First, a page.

A Growing Threat

Schools across the nation have something in common — and it's not good.

Consider:

  • A Detroit-area school district reopened an elementary school in February after it was closed due to concerns about black mold. The bill for cleanup came close to $2 million.

  • An Overland Park, Kan., elementary school closed last September after elevated levels of mold were discovered.

  • A former student is suing South Dakota State University over black mold on the school's Brookings campus.

  • An Indianapolis high school was closed after flu-like symptoms were reported in 330 of the school's students. Mold remediation began in February.

  • Discovery of mold buildup in two Chicago-area schools has led to closure of the buildings and a huge cleanup bill. At one school, the tab is projected to top $14 million.

The presence of toxic mold in school buildings seems to have become a regular occurrence. And the potential cost, time and energy required to identify, test and remediate mold in schools could end up being far greater than what it took to address asbestos, lead, radon and other environmental challenges that have plagued education institutions over the years.

It is estimated that about half of the nation's more than 115,000 public and private schools have indoor air quality (IAQ) problems. Common causes of IAQ problems include poor ventilation; inadequate cleaning and maintenance; and failure to control temperature, humidity and moisture — all common contributors to mold growth.

Mold in schools is attracting a lot of attention — and money — at local, state and federal levels. For example, over the next three years, the Austin (Texas) School District will spend a minimum of $12 million on mold cleanup in eight schools. Broward County, Fla., schools spent $44 million on its multi-year war on mold, which is blamed for widespread illness among students and staff at numerous schools.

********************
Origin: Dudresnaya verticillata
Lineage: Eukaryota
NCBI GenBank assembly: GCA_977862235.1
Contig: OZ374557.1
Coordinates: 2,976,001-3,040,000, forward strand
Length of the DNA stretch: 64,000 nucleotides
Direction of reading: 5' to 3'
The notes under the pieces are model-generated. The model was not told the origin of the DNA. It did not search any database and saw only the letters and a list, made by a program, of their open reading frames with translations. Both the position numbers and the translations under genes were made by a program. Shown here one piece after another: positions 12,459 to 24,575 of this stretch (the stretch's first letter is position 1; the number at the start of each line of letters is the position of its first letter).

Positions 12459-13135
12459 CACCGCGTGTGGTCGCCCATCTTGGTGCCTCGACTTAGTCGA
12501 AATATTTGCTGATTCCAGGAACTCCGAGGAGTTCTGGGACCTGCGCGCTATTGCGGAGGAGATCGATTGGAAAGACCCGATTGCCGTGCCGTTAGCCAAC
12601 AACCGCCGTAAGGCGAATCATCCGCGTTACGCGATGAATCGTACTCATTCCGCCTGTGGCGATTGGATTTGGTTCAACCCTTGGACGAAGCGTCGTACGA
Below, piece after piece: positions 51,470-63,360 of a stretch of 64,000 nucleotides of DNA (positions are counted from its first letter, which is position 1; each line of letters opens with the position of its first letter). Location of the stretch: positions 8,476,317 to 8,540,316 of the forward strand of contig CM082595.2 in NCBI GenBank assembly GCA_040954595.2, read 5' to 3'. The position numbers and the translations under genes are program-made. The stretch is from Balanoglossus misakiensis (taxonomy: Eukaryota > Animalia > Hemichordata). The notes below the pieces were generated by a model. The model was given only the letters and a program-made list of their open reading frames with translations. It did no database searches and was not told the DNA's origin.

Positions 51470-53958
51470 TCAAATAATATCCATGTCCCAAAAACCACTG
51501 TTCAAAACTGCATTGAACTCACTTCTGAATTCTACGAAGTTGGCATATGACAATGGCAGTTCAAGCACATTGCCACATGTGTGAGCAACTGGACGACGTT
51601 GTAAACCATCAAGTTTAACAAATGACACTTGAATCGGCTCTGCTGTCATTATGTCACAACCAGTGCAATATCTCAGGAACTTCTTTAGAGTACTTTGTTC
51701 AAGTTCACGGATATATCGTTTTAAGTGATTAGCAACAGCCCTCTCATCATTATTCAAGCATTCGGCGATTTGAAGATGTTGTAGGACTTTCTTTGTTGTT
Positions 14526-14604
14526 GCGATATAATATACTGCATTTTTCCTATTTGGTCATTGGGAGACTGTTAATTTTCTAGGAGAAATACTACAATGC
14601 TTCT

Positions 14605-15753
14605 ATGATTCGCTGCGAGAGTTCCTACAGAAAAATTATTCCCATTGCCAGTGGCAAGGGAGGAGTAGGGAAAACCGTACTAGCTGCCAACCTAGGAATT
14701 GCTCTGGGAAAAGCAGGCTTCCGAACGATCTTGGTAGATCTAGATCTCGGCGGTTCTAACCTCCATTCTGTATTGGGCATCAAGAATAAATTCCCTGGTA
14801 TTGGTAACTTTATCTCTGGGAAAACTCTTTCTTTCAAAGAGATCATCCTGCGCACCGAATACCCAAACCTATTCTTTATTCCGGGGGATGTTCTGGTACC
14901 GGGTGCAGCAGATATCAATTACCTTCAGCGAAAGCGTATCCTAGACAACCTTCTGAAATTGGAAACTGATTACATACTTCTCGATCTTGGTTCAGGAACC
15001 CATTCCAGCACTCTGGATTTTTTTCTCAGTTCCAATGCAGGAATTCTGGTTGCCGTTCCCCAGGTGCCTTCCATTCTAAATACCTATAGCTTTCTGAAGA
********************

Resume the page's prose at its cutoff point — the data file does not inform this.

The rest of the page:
The federal government is getting involved as well. When Congress passed President Bush's “No Child Left Behind” education bill, an amendment called the Healthy Schools and High Performance Act was included. As one of 20 programs that make up the Fund for the Improvement of Education (FIE), it will share $550 million annually to help improve the energy efficiency of school buildings and promote healthy indoor environments.

One helpful resource is the U.S. Environmental Protection Agency's publication “Mold Remediation in Schools and Commercial Buildings” (www.epa.gov/iaq/molds/graphics/moldremediation.pdf).

SCORECARD

58,000

Approximate number of public and private schools that have indoor air quality problems — more than half of these problems have been linked to mold and mildew.

30 TO 50

Percent ideal relative humidity to be maintained in a building to prevent the growth of mold.

10 MILLION

Number of school days American students miss each year because of asthma.

$550 MILLION

Amount provided annually for the federal Fund for the Improvement of Education (FIE), of which the new Healthy Schools program is included.

48

Number of hours that wet or damp spots in a school building should be cleaned or dried within before conditions for mold growth become ideal.

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